Home Repairs never stop. This year was the kitchen floor. There was a water stain in front of a cabinet with no obvious source.  Hmm. Then the propane stove moved out of level.  Underneath that was a giant ant hill pushing the floor up. That involved major digging to remove the entire colony. Then some cabinet doors wouldn’t close, and the stove pipe detached from the chimney.  We tried to deny it, but the sloping floor could no longer be ignored.  4 rotten joists were only being held up by the floor, so lifting that resulted in complete collapse and a major repair.  It’s all due to the very wet years we have had.  The water table is only a few inches below the surface and unfortunately, with a 12-inch footing, we built too close to ground level. Even the ants are trying to live above the surface. If the trend continues, we’ll be living on a houseboat.  Did you know that about 20 million years ago, Saskatchewan was an inland salt water sea?  And it has been large lakes several times since then.  We made jokes when an otter came to check out our property for a home a few springs back.  It’s not so funny now.  Climate change -  an elephant, but too big to ignore.

Work – I’m getting laid off in May.  This is good news because I’m ready for a change.  We are thinking about extending the job search to a warmer, drier climate, possibly southern BC. It would be nice to spend a winter some place warmer and in a more arts friendly community.  The College plans to call me back for the 2018-19 school year, and my union contract and seniority will allow me to re-take my position. There are lots of unknowns though, as the SK government is in major deficit, as is my employer.  - another elephant.

Move - We have been in the solitude of Nowheresville for so long that we are a little concerned that we have lost the skills necessary to live with neighbours. In the bush, we kill things that disrupt our lives or ruin our property … mice, squirrels, groundhogs, gophers, moles, skunks, magpies, ants, mosquitoes, blackflies … Since we can’t do that with people, we are going to have to learn new skills, or make a fast retreat to continue our frontier way of life. Hopefully you won’t see us on the news in a road rage story. If we relocate, we will be renting. There are no plans to sell our property, and we have an offer for a caretaker.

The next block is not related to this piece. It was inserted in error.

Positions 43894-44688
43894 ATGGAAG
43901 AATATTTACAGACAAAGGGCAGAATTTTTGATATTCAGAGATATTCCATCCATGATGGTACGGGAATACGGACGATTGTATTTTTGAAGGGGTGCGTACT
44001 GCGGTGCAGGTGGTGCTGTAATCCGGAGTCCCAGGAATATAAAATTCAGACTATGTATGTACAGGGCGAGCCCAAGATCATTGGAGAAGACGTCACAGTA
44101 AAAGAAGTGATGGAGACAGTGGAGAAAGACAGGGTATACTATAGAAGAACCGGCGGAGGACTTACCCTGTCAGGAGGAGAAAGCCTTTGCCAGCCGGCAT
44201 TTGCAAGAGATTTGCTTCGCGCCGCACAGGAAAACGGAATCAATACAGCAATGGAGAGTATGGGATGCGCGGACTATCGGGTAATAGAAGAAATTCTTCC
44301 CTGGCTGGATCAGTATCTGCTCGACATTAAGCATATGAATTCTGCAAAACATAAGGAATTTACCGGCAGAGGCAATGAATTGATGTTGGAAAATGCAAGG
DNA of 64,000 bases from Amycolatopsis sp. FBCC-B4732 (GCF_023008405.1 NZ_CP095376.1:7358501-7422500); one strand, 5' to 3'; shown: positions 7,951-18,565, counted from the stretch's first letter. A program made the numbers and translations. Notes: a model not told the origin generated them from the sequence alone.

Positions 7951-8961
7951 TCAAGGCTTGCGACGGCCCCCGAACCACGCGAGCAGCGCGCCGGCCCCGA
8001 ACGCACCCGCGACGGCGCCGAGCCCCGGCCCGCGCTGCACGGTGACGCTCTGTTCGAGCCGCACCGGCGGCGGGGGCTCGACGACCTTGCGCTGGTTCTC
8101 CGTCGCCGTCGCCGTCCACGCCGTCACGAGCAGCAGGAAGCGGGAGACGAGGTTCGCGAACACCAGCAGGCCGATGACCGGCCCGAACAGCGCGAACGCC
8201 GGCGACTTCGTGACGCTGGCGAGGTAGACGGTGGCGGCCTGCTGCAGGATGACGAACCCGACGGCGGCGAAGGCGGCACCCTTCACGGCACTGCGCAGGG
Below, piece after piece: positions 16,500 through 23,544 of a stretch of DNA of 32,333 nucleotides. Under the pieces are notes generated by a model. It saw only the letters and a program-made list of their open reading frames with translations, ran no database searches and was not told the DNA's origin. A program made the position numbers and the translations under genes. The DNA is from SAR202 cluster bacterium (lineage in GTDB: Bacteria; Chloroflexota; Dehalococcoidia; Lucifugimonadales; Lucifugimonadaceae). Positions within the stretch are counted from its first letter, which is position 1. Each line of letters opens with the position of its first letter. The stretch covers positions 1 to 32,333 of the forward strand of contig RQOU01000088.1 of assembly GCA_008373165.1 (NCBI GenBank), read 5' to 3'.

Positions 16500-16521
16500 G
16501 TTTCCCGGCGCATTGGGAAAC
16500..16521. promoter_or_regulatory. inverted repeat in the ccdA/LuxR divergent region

Darwinian Awards – It’s become a newsletter tradition to look at some of the leading candidates, awarded for killing oneself off by doing something really stupid and thereby “chlorinating the human gene pool”.   2016 candidates are not yet published, due to the time it takes to verify each story.  From 2015, my favourite is the woman who decided to claim a free curb-side mattress by transporting it on top of a van, pinning it in place with her body.  Why use tie-downs? The mattress slid off with her on it and she died of head injuries.

A Canadian made the “honourable mention” list (he lived, so is not eligible for an award). He tied 120 helium balloons to his lawn chair with a plan to fly over the Calgary Stampede and drop in on the chuckwagon races.  High winds thwarted his plans and he had to bail.  He crashed with minor injuries, but faced about $35,000 in fines!

Here are some other candidates:

·         a burglar who broke into an apartment under a fumigation tent which clearly warned of deadly gas inside

·         a tourist who tried to take a selfie photo with a crocodile in Thailand

·         a stunt man filming in India, who took the contract to jump from a helicopter into a reservoir without a life jacket, without the ability to swim

·         a guy brewing 60% hooch in his bathtub who got ‘drunk’ on the fumes and collapsed into a scalding bath that was heating the alcohol

·         a tire slasher whose knife plunged into his vital organs when a tire exploded

·         a man who threw his wife off the balcony in a heated argument with intent to kill her. She landed safely in some wires.  He dove off the balcony at her to finish the job but he missed the wires and fell to his death. 

The Big Elephants - On a final serious note, in Feb we lost Don’s mom and a week later, we added my brother Ralph “Chick” Schumilas to the long list of musicians who passed away in 2016.  He died after a 20-month difficult fight with cancer of the tongue, which ultimately spread to his throat and lungs.  Here is the link to my blog, where I posted the speech of my favourite Ralph stories, that I wrote for his memorial.  Here are some tribute youtubes: (“Fly”, one of Ralph’s last songs. Tribute video, created by Brent Doerner (former Helix guitarist), features Ralph’s immediate family). ( In “Ride Through the Country”, Ralph writes about his love for bike riding. Tribute video created by the song’s co-writer Hills Walt, features stage photos and video of his last days with his bike).

Here is the link for the Jason Isbell song “The Elephant”, which began the newsletter

 We happily bid farewell to 2016 and look forward to better times in 2017.

Dawn and Don